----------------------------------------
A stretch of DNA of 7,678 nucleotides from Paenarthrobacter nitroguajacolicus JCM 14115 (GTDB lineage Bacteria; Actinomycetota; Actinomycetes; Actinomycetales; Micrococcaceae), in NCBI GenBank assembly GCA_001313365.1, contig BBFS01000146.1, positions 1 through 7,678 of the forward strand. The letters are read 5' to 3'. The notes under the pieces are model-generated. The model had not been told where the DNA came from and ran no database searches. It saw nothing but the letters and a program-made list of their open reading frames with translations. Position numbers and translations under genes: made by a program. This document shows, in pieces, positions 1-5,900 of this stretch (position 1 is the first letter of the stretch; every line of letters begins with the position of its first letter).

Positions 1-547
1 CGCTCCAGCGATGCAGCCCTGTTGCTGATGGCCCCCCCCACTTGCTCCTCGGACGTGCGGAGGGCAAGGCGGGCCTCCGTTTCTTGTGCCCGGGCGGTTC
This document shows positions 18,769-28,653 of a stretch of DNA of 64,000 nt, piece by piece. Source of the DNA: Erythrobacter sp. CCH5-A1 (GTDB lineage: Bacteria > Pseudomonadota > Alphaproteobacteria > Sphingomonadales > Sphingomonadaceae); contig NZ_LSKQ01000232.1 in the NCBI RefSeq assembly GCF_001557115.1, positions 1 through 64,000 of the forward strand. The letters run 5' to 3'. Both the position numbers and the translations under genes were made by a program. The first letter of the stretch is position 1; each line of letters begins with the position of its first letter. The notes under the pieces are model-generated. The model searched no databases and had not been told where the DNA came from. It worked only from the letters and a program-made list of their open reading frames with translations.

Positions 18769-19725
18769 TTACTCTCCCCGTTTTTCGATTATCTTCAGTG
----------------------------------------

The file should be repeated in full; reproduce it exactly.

A stretch of DNA of 7,678 nucleotides from Paenarthrobacter nitroguajacolicus JCM 14115 (GTDB lineage Bacteria; Actinomycetota; Actinomycetes; Actinomycetales; Micrococcaceae), in NCBI GenBank assembly GCA_001313365.1, contig BBFS01000146.1, positions 1 through 7,678 of the forward strand. The letters are read 5' to 3'. The notes under the pieces are model-generated. The model had not been told where the DNA came from and ran no database searches. It saw nothing but the letters and a program-made list of their open reading frames with translations. Position numbers and translations under genes: made by a program. This document shows, in pieces, positions 1-5,900 of this stretch (position 1 is the first letter of the stretch; every line of letters begins with the position of its first letter).

Positions 1-547
1 CGCTCCAGCGATGCAGCCCTGTTGCTGATGGCCCCCCCCACTTGCTCCTCGGACGTGCGGAGGGCAAGGCGGGCCTCCGTTTCTTGTGCCCGGGCGGTTC
This document shows positions 18,769-28,653 of a stretch of DNA of 64,000 nt, piece by piece. Source of the DNA: Erythrobacter sp. CCH5-A1 (GTDB lineage: Bacteria > Pseudomonadota > Alphaproteobacteria > Sphingomonadales > Sphingomonadaceae); contig NZ_LSKQ01000232.1 in the NCBI RefSeq assembly GCF_001557115.1, positions 1 through 64,000 of the forward strand. The letters run 5' to 3'. Both the position numbers and the translations under genes were made by a program. The first letter of the stretch is position 1; each line of letters begins with the position of its first letter. The notes under the pieces are model-generated. The model searched no databases and had not been told where the DNA came from. It worked only from the letters and a program-made list of their open reading frames with translations.

Positions 18769-19725
18769 TTACTCTCCCCGTTTTTCGATTATCTTCAGTG